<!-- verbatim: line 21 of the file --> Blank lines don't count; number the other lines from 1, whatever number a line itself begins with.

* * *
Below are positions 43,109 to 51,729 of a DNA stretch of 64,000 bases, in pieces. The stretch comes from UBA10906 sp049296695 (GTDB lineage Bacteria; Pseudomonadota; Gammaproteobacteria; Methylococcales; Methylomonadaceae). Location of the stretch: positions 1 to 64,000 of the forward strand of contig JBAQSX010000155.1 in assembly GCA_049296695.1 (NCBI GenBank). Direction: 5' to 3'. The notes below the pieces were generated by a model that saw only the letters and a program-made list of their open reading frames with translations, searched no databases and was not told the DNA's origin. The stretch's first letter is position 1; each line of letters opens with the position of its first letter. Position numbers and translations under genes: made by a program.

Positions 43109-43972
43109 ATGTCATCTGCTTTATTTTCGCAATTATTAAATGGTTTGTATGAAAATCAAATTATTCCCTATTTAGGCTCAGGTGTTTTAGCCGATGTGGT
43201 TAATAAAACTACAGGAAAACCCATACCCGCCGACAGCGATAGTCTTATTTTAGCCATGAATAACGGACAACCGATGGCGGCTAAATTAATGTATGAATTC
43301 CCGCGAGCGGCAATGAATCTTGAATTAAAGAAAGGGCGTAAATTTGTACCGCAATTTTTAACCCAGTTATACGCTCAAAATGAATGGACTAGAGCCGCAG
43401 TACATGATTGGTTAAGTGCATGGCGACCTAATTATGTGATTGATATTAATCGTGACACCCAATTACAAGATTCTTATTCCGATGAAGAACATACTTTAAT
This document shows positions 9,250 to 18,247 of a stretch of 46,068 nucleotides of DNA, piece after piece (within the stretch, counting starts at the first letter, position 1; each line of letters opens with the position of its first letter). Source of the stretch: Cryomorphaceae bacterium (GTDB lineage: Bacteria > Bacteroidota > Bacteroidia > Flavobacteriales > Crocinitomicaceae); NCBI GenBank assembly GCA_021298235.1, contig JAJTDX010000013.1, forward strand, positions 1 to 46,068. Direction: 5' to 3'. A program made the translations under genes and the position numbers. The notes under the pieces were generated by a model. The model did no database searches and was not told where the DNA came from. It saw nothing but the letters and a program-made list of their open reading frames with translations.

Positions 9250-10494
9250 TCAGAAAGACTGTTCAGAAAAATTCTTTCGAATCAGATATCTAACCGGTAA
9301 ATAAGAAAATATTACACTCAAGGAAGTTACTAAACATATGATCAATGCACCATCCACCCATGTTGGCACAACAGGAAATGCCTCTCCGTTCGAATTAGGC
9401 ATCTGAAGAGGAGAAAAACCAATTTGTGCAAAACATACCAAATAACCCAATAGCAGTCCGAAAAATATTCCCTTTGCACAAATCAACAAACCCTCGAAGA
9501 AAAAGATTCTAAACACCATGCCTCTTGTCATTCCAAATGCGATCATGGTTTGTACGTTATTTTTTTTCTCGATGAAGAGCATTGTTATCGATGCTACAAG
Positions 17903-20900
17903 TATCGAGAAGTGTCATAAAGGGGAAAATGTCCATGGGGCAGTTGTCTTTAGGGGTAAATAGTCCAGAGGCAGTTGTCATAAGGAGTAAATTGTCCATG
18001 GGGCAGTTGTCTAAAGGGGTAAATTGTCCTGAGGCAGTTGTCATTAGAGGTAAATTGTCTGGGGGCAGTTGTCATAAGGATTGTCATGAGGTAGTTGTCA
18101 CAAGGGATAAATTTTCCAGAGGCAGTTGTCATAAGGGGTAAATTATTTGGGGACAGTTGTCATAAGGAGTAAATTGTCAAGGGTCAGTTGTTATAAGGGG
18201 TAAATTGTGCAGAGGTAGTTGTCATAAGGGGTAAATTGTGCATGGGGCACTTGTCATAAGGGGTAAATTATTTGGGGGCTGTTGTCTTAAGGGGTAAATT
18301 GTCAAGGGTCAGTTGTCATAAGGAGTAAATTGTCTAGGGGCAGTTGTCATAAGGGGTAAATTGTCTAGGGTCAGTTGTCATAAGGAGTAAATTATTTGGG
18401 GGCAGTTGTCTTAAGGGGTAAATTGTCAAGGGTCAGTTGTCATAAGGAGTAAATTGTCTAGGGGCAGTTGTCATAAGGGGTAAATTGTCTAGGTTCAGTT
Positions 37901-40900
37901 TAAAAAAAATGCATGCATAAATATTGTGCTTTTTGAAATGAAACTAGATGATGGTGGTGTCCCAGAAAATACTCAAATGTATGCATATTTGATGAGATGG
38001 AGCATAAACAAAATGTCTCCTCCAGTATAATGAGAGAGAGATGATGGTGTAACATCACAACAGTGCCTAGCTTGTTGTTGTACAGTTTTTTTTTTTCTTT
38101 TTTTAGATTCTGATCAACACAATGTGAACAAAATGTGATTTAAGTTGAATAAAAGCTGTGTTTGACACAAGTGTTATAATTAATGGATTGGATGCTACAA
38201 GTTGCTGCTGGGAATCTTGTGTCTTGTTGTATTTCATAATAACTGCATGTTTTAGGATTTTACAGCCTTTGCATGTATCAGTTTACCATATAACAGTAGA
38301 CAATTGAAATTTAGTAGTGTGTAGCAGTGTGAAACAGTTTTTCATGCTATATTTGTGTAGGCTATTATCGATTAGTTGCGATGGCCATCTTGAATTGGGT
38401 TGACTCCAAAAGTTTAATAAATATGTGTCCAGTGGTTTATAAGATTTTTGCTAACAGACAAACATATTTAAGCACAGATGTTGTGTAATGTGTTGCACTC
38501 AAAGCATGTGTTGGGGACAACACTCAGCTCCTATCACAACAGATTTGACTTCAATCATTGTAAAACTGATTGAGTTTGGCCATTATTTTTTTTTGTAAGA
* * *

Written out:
37901 TAAAAAAAATGCATGCATAAATATTGTGCTTTTTGAAATGAAACTAGATGATGGTGGTGTCCCAGAAAATACTCAAATGTATGCATATTTGATGAGATGG